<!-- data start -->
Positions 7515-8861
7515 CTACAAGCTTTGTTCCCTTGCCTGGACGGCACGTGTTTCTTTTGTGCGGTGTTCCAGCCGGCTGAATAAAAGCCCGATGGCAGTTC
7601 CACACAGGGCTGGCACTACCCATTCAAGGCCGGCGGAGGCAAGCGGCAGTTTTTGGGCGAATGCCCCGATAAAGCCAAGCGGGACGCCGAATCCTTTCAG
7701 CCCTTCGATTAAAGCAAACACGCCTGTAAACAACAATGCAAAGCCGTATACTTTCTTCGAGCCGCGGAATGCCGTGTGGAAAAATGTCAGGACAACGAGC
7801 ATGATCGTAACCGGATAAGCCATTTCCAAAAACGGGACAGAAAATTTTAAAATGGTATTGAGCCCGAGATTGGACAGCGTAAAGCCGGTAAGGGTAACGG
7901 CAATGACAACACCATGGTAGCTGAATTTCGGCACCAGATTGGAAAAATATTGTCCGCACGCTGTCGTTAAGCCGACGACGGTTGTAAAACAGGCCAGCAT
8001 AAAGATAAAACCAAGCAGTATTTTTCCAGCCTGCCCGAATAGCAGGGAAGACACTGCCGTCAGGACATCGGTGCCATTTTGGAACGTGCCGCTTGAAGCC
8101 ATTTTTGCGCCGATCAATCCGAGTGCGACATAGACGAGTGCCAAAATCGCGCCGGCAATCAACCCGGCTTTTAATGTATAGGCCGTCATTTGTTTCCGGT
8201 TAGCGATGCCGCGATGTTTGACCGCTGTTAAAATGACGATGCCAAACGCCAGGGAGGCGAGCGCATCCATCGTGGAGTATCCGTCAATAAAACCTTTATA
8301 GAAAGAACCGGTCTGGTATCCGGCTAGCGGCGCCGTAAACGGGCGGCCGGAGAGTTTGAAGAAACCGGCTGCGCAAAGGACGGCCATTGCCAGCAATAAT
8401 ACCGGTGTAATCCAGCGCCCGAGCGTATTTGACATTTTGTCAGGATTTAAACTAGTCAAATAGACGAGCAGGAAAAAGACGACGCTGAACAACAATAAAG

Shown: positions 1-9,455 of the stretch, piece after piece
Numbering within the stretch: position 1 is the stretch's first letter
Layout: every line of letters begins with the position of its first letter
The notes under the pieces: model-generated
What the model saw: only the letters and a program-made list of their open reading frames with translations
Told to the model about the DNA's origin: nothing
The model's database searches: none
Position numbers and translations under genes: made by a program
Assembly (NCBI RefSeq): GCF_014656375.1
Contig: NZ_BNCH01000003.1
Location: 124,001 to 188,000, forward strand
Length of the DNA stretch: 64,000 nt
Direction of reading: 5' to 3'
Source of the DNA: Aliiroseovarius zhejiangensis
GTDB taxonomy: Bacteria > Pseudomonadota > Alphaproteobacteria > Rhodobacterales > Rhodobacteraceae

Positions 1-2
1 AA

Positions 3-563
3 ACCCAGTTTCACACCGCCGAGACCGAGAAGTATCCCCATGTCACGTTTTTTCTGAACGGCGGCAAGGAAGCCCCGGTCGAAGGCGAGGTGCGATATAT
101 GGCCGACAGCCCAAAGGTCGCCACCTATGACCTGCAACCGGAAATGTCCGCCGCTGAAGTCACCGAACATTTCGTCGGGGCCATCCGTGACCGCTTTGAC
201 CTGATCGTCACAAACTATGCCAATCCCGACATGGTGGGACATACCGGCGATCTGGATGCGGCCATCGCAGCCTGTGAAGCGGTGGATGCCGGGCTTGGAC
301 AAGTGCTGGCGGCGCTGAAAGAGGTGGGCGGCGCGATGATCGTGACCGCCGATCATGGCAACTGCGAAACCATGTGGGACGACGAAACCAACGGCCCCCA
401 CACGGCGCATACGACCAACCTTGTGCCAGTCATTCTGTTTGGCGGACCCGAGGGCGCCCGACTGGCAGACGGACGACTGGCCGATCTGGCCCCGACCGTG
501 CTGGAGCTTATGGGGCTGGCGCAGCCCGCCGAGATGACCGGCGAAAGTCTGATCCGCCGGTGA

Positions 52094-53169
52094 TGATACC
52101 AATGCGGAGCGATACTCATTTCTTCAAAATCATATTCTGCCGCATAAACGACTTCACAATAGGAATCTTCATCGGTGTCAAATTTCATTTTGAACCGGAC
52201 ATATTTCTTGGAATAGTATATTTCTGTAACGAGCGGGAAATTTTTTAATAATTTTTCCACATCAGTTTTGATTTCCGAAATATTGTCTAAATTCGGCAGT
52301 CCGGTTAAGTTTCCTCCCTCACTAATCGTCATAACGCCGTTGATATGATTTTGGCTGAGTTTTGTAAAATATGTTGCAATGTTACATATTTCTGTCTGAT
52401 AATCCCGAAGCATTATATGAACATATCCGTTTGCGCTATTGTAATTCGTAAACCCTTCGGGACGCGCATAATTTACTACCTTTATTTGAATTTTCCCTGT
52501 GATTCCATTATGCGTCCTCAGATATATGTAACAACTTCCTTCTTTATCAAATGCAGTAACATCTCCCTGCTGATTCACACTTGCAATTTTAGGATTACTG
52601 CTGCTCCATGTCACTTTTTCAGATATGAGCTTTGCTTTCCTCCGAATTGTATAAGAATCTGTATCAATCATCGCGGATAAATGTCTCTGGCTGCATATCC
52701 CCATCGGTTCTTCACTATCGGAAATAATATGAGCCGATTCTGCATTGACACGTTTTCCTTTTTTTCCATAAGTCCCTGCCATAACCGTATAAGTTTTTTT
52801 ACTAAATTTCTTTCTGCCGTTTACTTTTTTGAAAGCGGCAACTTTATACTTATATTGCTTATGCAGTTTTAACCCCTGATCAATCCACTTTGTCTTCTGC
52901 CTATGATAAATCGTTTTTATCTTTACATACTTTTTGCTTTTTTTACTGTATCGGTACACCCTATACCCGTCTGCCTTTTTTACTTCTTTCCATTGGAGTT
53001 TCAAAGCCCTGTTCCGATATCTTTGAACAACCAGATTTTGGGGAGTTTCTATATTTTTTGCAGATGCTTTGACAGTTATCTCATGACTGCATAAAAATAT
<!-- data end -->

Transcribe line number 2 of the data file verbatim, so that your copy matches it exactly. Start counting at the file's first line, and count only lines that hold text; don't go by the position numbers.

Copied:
7515 CTACAAGCTTTGTTCCCTTGCCTGGACGGCACGTGTTTCTTTTGTGCGGTGTTCCAGCCGGCTGAATAAAAGCCCGATGGCAGTTC